Material design has a set of guidelines and principles: material as a metaphor; bold, graphical, conscious; intentional animation; flexible foundation and cross-platform functionality. It was released as Quantum Paper as a design language by Google in 2014.
Other very important differences, more or less based on these two approaches are summed up in four basic categories:
- basic differences,
- differences in navigation and patterns (UX),
- differences in components (UI), and
- miscellaneous differences.
In this article, you’ll find a lot more information about each of these groups, so make sure to check it out.
In very general terms, Google tends to lean on the human side, while Apple tends to lean on the inorganic side, aiming to send users from one destination to another without distracting from the actual concept. To be more familiar with UI approaches of these two giant companies, try to spot fundamental differences in understanding of human interaction with mobile devices. Starting from there, it will make more sense why users expect different flows on each OS, or even better, why there are so big arguments between android and iOS fans. Now let’s see what tools UX and UI designers use to make outstanding applications.
Besides great blogs and courses that teach about UX and UI for mobile apps, there are great books worth reading, such as: Mobile First (Luke Wroblewski), Mobile Design Pattern Gallery (Theresa Nell), Mobile Usability (Jakob Nielsen and Raluca Budiu). When designers speak about design techniques and tools that make their job easier, this is as important as mobile app usability. We made a short list of 5 best tools that are proved as the most effective to work with.
1. Adobe Experience Design (XD)
This tool is rather a whole platform that gives endless possibilities for importing, exporting or even animation designs. Free version has a limited access to some of the features, but it’s still enough if you are just starting out. This is a direct competitor of Sketch which has exclusive support for Mac users only, and without a possibility to animate with it.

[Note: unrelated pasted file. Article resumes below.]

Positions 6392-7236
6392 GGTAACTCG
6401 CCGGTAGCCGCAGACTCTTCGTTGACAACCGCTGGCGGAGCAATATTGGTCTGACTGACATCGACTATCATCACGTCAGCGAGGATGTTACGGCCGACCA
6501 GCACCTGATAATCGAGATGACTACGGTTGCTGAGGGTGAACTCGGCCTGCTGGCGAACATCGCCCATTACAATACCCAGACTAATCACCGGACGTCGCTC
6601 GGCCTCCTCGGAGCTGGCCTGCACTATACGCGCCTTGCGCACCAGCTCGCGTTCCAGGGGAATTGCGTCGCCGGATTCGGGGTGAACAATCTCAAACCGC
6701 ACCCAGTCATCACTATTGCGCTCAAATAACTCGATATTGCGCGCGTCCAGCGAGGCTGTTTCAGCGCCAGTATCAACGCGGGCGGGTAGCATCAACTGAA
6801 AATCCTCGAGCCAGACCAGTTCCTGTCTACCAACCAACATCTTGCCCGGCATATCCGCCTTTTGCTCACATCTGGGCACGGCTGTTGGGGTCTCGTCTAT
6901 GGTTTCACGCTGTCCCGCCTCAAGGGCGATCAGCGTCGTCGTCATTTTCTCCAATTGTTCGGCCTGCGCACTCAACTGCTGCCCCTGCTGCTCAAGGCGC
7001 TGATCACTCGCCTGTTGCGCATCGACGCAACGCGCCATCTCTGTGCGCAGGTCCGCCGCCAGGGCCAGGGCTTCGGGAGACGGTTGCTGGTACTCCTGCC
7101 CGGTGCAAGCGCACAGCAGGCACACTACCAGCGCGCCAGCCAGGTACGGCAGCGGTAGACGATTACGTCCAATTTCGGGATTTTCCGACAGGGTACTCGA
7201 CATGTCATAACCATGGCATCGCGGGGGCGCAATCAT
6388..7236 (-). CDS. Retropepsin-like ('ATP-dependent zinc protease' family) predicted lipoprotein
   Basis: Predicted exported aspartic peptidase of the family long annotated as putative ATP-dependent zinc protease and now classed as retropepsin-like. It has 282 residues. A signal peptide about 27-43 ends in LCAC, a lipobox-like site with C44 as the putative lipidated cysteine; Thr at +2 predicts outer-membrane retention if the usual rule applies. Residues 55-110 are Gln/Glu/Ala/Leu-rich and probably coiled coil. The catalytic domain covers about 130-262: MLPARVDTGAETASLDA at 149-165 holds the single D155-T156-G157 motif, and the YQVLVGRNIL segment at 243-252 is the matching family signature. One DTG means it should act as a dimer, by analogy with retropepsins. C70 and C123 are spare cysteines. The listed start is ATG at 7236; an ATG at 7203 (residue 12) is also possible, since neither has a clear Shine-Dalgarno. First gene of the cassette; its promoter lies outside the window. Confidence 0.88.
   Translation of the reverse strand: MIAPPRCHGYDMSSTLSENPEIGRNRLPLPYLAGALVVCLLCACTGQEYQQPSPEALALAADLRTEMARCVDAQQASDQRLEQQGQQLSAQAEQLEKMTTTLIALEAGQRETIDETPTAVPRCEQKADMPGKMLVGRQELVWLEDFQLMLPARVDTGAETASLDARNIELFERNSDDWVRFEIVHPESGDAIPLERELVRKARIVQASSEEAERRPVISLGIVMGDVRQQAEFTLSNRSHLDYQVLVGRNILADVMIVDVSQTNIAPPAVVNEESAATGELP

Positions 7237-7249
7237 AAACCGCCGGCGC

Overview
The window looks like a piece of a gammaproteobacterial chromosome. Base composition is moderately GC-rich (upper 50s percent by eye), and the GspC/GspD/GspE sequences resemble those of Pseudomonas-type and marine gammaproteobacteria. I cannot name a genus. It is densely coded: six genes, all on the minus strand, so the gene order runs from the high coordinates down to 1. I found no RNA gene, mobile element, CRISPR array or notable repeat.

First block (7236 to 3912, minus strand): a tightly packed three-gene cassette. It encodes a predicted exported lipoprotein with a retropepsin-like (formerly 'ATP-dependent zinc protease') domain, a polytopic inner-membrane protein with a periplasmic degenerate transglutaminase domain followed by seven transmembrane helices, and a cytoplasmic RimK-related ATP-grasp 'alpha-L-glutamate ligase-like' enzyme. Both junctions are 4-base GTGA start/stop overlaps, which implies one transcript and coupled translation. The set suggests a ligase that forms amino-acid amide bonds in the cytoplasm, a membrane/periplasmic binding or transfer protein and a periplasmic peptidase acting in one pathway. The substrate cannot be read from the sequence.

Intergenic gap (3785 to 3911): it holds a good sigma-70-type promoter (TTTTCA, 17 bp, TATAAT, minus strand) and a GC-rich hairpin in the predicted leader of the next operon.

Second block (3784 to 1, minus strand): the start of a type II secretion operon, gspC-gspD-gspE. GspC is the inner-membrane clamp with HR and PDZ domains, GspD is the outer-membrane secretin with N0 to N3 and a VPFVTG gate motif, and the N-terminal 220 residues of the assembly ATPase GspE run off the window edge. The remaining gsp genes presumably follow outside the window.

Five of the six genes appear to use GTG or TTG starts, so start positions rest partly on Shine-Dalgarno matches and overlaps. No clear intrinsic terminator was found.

2. Origami Studio
Origami Studio is another great platform developed by Facebook. It allows you to build interactive components, animate and prototype in one place, and all of that for free. Thanks to a plugin Figma, it’s possible to import editable vector shapes and text layers into Origami and continue working from there.
Zeplin is a design collaboration tool that makes work between designers and the rest of the team fun and easy. It provides everything that you need to make the job done, including integrations with Slack, Jira Cloud, Trello est. while designs can be uploaded from Figma, Adobe XD, Sketch and Photoshop CC.
The best thing about Zeplin is that it helps the team be more productive, as developers, product managers, and copywriters can do their job as they can be introduced to the design process early enough.
JustinMind is a newbie friendly tool that lets you prototype and design wireframing alone or with the team super fast and effectively. It also allows integration with JIRA, Microsoft TFS, Doors.
5. Pen, notepad, Photoshop and Illustrator
We could simply split this into 3 different categories, but we didn’t, and for a reason! Illustrator and Photoshop are king of standard designer tools, and very often, the very first digital tools for many of them. But, what came before the digital tools? Of course, a notepad and a pen. No matter how many great gadgets are going to show up in the near future, using a pen and paper will never be an old fashioned way to grow design skills. We already mentioned creative thinking and how important it is for UX and UI designers. Sometimes, the best way to find your inner power is to combine modern and traditional approaches and use it to solve problems for millions of people across the globe.
Creating mobile apps for clients across the world teaches us so much about human interaction, different cultures, but also about the principles that are applicable everywhere. Some patterns are here to stay. Our job is to learn how to use amazing technology to improve people’s lives and make apps even more accessible for everyone. This is the time of human-centred design where buttonless and passwordless interfaces, voice input, face ID, fingerprint scanning, and in-app gestures are about to allow everyone to use technology in ways they couldn’t do before.